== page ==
Songz Needs Better Songs
Trey Songz is the most frustrating R&B star to emerge this decade.
He possesses a piercing tenor and an instantly recognizable vocal presence, something his contemporaries (from Mario to Chris Brown to Ne-Yo) probably wish they had. And when he has material to match his voice, he is peerless. “Gotta Go”, from his debut album, was the most effortlessly soulful pop song to emerge from the recent crop of millennial R&B new jacks. “We Should Be”, from his sophomore album, Trey Day, was every bit its equal.
And yet, for as talented and gifted as he is, Songz’ albums are always a mixed bag. In fact, he seems strikingly unconcerned with how silly some of his work actually is. Since his artistic reference point is R. Kelly, this isn’t entirely surprising, but three albums into his career it is disappointing. Like many artists of his generation, he easily captures the superficial elements of his artistic forebears (in this case, R. Kelly’s penchant for needlessly crass and silly lyricism when singing about sex), but misses entirely what made that artist an icon (Songz has none of R. Kelly’s ability to explore physical pleasure’s relationship to religious ecstasy).
In other words, he embodies R. Kelly’s excesses, but none of his nuances.
“Ready” is a smartly produced album that continues Songz’ habit of wildly inconsistent albums. There is some genuinely brilliant work here, but there is also some of the silliest stuff I have ever heard (The less said about “LOL :)”, the better), which makes for a frustrating listening experience.
The best songs are the songs that are complete departures from the R. Kelly template (“Black Roses”, “Yo Side of the Bed”, and “Be Where You Are”). All three are about as brilliant as black pop gets and showcase just how versatile and expressive a vocalist Trey can be. “Black Roses” is the album standout and was co-written and produced by young wunderkind Bei Maejor, who helmed “Long Gone Missing” from Trey Day and wrote one of the better songs on Ginuwine’s latest. It’s a lament (“Black roses, for this dying love. Now we’re breaking up”) set to quasi-electronica production, buoyed by a soulful vocal arrangement. The effect is positively thrilling. “Be Where You Are” is reminiscent of Jordan Knight’s “Give It To You”, and it is every bit as fun as that song was. This is the purest pop song Songz has done and it really works. “Yo Side of the Bed” is pop rock, and he does it better than Beyoncé did on I Am…Sasha Fierce and Brandy did on Human.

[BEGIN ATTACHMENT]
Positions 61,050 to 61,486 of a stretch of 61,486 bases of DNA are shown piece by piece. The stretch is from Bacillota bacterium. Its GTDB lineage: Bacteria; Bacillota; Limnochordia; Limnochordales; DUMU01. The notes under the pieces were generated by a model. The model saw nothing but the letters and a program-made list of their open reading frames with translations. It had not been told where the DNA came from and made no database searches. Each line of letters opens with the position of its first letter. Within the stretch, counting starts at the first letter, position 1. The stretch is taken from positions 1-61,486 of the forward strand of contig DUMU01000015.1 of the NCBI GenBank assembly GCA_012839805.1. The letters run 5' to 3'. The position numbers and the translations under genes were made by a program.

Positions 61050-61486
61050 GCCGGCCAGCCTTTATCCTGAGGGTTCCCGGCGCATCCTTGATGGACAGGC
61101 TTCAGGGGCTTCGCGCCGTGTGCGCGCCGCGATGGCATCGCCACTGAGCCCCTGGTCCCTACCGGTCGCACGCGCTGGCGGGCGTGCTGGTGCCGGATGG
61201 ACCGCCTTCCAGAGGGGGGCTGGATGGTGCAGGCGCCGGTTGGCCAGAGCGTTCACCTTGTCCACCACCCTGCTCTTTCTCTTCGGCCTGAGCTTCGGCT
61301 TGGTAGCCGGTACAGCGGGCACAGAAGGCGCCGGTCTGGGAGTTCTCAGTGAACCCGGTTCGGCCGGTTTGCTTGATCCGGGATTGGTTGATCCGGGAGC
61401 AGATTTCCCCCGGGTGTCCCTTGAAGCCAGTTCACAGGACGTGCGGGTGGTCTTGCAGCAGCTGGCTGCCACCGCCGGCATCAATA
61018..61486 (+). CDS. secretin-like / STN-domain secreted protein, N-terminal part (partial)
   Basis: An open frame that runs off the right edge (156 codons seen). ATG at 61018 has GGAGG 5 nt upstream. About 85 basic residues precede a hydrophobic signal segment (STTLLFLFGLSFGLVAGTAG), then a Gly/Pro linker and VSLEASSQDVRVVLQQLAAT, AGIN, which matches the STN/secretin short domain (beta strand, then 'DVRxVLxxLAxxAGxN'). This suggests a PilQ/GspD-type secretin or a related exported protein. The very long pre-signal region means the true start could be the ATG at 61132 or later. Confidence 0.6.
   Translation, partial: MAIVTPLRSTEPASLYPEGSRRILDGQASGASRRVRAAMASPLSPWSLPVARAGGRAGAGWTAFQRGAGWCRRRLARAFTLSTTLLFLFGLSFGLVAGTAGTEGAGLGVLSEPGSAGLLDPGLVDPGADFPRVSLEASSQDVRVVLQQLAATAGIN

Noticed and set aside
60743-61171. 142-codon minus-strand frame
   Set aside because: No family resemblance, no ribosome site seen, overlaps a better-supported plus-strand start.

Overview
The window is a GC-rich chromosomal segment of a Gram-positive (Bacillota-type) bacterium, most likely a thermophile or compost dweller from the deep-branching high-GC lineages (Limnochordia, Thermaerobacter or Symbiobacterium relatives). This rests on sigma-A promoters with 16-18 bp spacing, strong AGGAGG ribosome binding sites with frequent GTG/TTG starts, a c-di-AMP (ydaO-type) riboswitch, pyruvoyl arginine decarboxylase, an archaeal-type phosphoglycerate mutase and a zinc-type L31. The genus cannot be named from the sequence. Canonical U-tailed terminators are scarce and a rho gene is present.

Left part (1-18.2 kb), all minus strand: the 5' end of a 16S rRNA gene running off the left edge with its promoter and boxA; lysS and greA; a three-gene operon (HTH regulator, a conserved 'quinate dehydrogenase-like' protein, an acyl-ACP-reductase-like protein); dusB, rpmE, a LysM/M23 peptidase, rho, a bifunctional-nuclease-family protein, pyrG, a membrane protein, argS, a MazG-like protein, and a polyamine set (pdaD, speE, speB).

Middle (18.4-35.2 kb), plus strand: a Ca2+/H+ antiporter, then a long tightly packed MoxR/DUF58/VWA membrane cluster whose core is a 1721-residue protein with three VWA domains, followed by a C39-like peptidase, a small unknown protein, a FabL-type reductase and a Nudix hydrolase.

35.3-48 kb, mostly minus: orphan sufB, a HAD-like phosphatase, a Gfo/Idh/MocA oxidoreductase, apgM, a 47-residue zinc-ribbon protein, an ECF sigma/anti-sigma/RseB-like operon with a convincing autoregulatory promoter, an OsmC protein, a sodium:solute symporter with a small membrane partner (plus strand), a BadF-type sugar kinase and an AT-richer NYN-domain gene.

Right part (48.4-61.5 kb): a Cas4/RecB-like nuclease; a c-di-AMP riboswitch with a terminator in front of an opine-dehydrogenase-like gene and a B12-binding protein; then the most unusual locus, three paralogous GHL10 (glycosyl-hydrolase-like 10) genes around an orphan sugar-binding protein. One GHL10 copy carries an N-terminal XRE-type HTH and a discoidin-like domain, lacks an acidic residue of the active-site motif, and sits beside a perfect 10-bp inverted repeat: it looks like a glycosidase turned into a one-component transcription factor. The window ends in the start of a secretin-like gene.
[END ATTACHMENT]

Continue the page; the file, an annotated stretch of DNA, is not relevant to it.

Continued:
There are a few other really good songs. Lead single “I Need a Girl” and “Neighbors Hear My Name” thump as they should and ballads “Holla If You Need Me” and “Love Lost” are emotional and affecting due to Trey’s stunning lead vocal. But the album completely falls apart in the middle. At 17 tracks, a sagging middle feels positively interminable. There are also two inexplicable, incoherent appearances by Jimmy from Degrassi (otherwise known as Drake, the latest mediocre rapper to win legions of fans for no discernible reason).
What’s maddening and frustrating is that Trey has put out enough great material this year to make a truly brilliant album. In June, he released a mixtape, Anticipation, that is overall a better album than Ready, even though it’s more standard R&B fare. In fact five songs from that release—“Does She Know”, “Infidelity”, “You Belong to Me”, “More Than That”, and “It Would Be”—could have been included with the seven good songs on Ready to make a leaner, more consistently excellent official studio release. One that could have been the black pop record of the year.
Clearly then, what Songz needs is a surer guiding hand. Someone at Atlantic or in Songz’ camp should have helped him do a better job of choosing songs for his official release. There had to be someone who was thinking that an album with “Black Roses” on it, shouldn’t have “LOL : )” on it as well.
Next time, they should speak up.
// Sound Affects
"The man whose songs were recorded by Johnny Cash, Alan Jackson, Ricky Skaggs, David Allan Coe, The Highwaymen, and countless others succumbs to time’s cruel cue that the only token of permanence we have to offer are the effects of shared moments and memories.READ the article